The first and most important thing to know about Rocket League on the Switch is that it is ugly, and I am going to write UGLY in all capital letters to ensure that you know I am being serious about this. I know this will be considered sarcasm by some, but I am being completely literal when I say that Rocket League on the Nintendo Switch has the visual resolution of a poorly optimized smartphone game, and that’s upsetting to me. Most of what upsets me revolves around the fact that I am competitive when I play Rocket League and mushy graphics hamper my reaction time. Hampered reaction times leads you to be out of position, and being out of position often leads to losing. That said, I am also mad because I know that the Switch can do better than this.
Zelda: Breath of the Wild and Super Mario Odyssey are both games with graphic levels that require prepositions to properly explain them. Specifically, the preposition for, as in Breath of the Wild and Odyssey looks pretty good for Nintendo Switch games. Zelda and Mario are not going to win any competition that focuses on graphics, but they both possess massive worlds, decent draw distances, and pretty graphics for a game you play on a small tablet computer. Alternatively, Rocket League happens in a series of small areas, and the graphics are so pixelated that it is hard to pick out the ball from across the stadium. In the face of the latest Zelda and Mario offerings, Rocket League’s cell phone graphics feel extremely out of place, even on the Switch.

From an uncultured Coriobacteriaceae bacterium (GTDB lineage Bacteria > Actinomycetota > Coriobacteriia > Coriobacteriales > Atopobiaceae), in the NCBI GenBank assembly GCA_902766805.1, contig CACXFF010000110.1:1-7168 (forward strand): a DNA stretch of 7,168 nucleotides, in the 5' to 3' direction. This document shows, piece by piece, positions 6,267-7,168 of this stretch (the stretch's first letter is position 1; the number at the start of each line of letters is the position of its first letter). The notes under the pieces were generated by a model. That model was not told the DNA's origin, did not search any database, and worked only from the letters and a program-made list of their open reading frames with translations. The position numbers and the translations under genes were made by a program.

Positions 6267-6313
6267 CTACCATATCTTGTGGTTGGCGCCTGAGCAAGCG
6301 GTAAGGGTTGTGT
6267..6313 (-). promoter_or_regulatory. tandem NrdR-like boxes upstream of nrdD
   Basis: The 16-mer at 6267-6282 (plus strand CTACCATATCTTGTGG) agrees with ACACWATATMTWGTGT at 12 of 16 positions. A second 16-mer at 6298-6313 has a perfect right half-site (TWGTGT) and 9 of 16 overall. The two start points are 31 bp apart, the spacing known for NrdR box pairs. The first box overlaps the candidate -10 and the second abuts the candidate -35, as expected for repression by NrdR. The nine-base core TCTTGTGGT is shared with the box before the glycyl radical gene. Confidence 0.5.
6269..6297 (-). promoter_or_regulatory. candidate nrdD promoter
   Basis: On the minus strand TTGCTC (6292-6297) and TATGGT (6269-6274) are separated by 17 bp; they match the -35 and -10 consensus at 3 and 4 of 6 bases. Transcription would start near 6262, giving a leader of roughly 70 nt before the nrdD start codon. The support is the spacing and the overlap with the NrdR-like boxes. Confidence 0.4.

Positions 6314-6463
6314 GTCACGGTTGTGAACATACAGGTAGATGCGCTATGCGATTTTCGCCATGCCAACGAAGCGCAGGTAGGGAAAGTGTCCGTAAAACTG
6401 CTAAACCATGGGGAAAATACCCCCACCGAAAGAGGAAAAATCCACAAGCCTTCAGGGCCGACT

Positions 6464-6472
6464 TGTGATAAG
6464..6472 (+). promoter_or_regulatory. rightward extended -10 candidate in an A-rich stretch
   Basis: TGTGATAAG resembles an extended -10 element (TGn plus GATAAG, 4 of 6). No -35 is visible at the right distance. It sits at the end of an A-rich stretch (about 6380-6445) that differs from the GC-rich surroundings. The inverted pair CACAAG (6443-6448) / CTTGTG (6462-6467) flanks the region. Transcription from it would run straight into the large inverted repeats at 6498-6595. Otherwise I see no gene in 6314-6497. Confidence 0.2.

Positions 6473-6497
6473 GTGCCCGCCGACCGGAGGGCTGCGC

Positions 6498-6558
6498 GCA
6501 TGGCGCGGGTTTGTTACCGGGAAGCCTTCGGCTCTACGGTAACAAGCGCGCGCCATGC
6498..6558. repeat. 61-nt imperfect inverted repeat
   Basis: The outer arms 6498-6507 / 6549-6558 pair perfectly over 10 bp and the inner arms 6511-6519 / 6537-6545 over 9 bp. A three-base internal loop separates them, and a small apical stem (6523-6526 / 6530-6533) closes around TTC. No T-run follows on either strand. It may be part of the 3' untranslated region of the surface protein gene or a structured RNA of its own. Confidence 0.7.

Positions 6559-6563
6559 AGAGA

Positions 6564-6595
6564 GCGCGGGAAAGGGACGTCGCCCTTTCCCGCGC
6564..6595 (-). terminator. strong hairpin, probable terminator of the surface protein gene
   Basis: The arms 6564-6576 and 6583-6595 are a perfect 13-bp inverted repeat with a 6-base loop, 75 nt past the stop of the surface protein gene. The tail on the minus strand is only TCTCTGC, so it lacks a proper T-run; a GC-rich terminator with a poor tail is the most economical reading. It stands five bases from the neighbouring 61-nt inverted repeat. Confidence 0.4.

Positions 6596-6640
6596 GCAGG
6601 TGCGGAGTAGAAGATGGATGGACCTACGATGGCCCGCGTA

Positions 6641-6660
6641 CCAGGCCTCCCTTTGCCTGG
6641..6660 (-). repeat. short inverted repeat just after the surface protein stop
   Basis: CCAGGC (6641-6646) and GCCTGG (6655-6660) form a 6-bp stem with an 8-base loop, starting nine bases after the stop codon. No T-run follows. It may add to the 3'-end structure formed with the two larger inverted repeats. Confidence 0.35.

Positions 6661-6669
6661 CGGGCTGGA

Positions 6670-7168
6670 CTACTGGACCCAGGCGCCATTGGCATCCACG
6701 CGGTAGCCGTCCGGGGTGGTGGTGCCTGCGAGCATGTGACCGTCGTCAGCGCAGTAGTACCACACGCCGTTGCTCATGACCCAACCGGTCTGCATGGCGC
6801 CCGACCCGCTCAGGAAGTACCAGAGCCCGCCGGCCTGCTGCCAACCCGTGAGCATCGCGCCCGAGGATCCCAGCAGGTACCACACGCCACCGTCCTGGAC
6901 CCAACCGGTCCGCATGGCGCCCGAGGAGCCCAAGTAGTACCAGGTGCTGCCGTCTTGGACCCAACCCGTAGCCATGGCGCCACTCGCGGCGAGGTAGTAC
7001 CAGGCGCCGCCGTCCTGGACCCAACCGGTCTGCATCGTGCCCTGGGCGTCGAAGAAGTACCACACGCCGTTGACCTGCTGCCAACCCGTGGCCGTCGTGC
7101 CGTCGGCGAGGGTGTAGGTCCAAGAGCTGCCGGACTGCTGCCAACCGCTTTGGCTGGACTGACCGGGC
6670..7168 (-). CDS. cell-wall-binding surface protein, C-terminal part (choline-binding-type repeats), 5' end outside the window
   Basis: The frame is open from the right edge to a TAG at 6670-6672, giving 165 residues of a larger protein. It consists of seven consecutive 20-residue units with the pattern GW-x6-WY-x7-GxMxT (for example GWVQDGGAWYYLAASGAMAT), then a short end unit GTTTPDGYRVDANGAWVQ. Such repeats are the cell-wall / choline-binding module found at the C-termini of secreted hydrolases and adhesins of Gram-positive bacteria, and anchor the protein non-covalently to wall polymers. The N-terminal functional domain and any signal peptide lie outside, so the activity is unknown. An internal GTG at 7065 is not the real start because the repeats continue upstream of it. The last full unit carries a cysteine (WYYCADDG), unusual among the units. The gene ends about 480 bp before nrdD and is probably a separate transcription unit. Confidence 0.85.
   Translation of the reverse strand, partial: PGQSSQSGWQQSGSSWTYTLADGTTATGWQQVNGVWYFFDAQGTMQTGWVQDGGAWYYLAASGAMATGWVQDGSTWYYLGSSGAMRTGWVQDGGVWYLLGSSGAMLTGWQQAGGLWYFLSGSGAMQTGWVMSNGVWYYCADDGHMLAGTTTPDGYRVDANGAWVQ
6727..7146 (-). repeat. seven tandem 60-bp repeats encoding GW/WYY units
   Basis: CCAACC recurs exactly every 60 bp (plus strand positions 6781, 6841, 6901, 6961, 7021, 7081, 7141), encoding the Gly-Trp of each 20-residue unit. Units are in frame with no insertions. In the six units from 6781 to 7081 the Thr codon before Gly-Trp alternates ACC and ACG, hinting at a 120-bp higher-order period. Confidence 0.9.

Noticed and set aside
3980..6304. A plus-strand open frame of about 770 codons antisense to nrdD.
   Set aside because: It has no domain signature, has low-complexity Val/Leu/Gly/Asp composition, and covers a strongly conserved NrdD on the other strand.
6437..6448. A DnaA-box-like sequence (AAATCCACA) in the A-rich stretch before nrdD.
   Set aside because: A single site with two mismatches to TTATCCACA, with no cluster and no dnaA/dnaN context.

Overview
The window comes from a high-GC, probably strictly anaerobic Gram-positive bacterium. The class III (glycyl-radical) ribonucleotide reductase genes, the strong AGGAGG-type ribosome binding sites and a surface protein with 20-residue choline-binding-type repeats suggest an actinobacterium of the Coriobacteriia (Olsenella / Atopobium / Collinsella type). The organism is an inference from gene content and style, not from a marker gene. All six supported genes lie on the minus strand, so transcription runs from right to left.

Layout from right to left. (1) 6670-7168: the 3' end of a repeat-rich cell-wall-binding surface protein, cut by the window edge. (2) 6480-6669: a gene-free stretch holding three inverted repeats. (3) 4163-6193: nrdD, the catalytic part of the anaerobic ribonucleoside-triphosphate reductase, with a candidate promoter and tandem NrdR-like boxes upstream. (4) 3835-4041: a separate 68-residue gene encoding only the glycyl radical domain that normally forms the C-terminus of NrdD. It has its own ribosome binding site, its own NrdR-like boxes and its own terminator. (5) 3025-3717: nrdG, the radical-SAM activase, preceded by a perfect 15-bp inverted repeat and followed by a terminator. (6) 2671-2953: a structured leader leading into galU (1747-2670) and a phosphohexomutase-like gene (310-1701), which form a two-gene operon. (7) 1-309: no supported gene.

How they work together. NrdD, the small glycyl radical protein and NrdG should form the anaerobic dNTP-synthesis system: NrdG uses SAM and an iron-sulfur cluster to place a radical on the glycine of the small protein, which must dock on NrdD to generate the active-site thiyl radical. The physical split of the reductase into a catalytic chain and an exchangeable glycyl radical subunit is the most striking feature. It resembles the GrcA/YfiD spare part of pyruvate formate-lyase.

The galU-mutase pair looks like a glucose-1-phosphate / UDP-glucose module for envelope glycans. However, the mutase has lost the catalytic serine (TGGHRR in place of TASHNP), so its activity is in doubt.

Luckily, all versions of Rocket League highlight the ball with a white circle, so you can at least keep track of it that way; however, the fuzzy graphics completely obfuscate other players when they are on the opposite side of the field, so there was more then one time I wasn’t totally sure if someone had left before the game was over. To make matters worst, Rocket League on the Switch supports cross-platform play with the PC and Xbox One versions, so you are literally going up against people who have an advantage because they can see what is happening better than you can.
Beyond that issue, Rocket League on the Switch is exactly like all the other versions of the game I own. Anyone who has played Rocket League on the PlayStation 4 or Xbox One will feel right at home since the button layout are nearly identical. The menu, music, gameplay mechanics, car models—minus console specific vehicles—and HUD are identical to that of the Xbox One and PlayStation versions. The only real difference with the Switch version is that the Switch comes with a smaller set of thumb-sticks for portability reasons, so you will have to consider the difference with stick input when you play. There is also the fact that the Switch version comes with a pair of Nintendo themed cars that are full of sound effects from the franchises that they represent; however, I wouldn’t say that makes the Switch version different. The PlayStation 4 version comes with the Twisted Metal ice cream truck that Sweet Tooth drives, and the Xbox One version has a Halo Warthog in it.
In the end, this is not my favourite version of Rocket League, but it is one that you can enjoy. The gameplay is identical to the other versions in most ways, but the graphics of the Switch version are ugly. The resolution is so low that Rocket League on the Switch is my least favourite version. Especially since I found that the graphics did hamper my gameplay. That said, if you’re just looking to play a friendly game of Rocket League on the public transportation system, or if this is the only version you could buy, I would still suggest you play it. I would simply suggest that you play other versions first if given the chance.